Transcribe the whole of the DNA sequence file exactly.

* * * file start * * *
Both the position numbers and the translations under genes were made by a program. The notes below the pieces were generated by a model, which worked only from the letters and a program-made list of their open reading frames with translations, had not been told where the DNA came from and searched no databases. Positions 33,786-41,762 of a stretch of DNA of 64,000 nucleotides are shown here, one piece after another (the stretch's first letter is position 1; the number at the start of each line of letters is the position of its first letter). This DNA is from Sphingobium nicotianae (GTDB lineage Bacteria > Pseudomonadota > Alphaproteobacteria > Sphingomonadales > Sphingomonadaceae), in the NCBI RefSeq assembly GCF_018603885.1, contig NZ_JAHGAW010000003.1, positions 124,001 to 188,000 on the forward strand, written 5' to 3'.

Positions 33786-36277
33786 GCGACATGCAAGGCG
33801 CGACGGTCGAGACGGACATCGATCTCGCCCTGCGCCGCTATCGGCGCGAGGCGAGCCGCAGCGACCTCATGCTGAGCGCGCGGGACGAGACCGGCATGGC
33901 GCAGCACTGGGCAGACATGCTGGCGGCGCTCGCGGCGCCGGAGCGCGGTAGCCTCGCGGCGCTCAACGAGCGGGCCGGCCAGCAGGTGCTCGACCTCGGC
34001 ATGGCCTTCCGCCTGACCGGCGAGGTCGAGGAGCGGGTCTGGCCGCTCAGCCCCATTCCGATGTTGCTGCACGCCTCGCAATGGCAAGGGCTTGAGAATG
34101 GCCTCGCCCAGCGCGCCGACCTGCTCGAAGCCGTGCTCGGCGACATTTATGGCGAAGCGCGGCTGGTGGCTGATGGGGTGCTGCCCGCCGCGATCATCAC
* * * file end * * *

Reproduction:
Both the position numbers and the translations under genes were made by a program. The notes below the pieces were generated by a model, which worked only from the letters and a program-made list of their open reading frames with translations, had not been told where the DNA came from and searched no databases. Positions 33,786-41,762 of a stretch of DNA of 64,000 nucleotides are shown here, one piece after another (the stretch's first letter is position 1; the number at the start of each line of letters is the position of its first letter). This DNA is from Sphingobium nicotianae (GTDB lineage Bacteria > Pseudomonadota > Alphaproteobacteria > Sphingomonadales > Sphingomonadaceae), in the NCBI RefSeq assembly GCF_018603885.1, contig NZ_JAHGAW010000003.1, positions 124,001 to 188,000 on the forward strand, written 5' to 3'.

Positions 33786-36277
33786 GCGACATGCAAGGCG
33801 CGACGGTCGAGACGGACATCGATCTCGCCCTGCGCCGCTATCGGCGCGAGGCGAGCCGCAGCGACCTCATGCTGAGCGCGCGGGACGAGACCGGCATGGC
33901 GCAGCACTGGGCAGACATGCTGGCGGCGCTCGCGGCGCCGGAGCGCGGTAGCCTCGCGGCGCTCAACGAGCGGGCCGGCCAGCAGGTGCTCGACCTCGGC
34001 ATGGCCTTCCGCCTGACCGGCGAGGTCGAGGAGCGGGTCTGGCCGCTCAGCCCCATTCCGATGTTGCTGCACGCCTCGCAATGGCAAGGGCTTGAGAATG
34101 GCCTCGCCCAGCGCGCCGACCTGCTCGAAGCCGTGCTCGGCGACATTTATGGCGAAGCGCGGCTGGTGGCTGATGGGGTGCTGCCCGCCGCGATCATCAC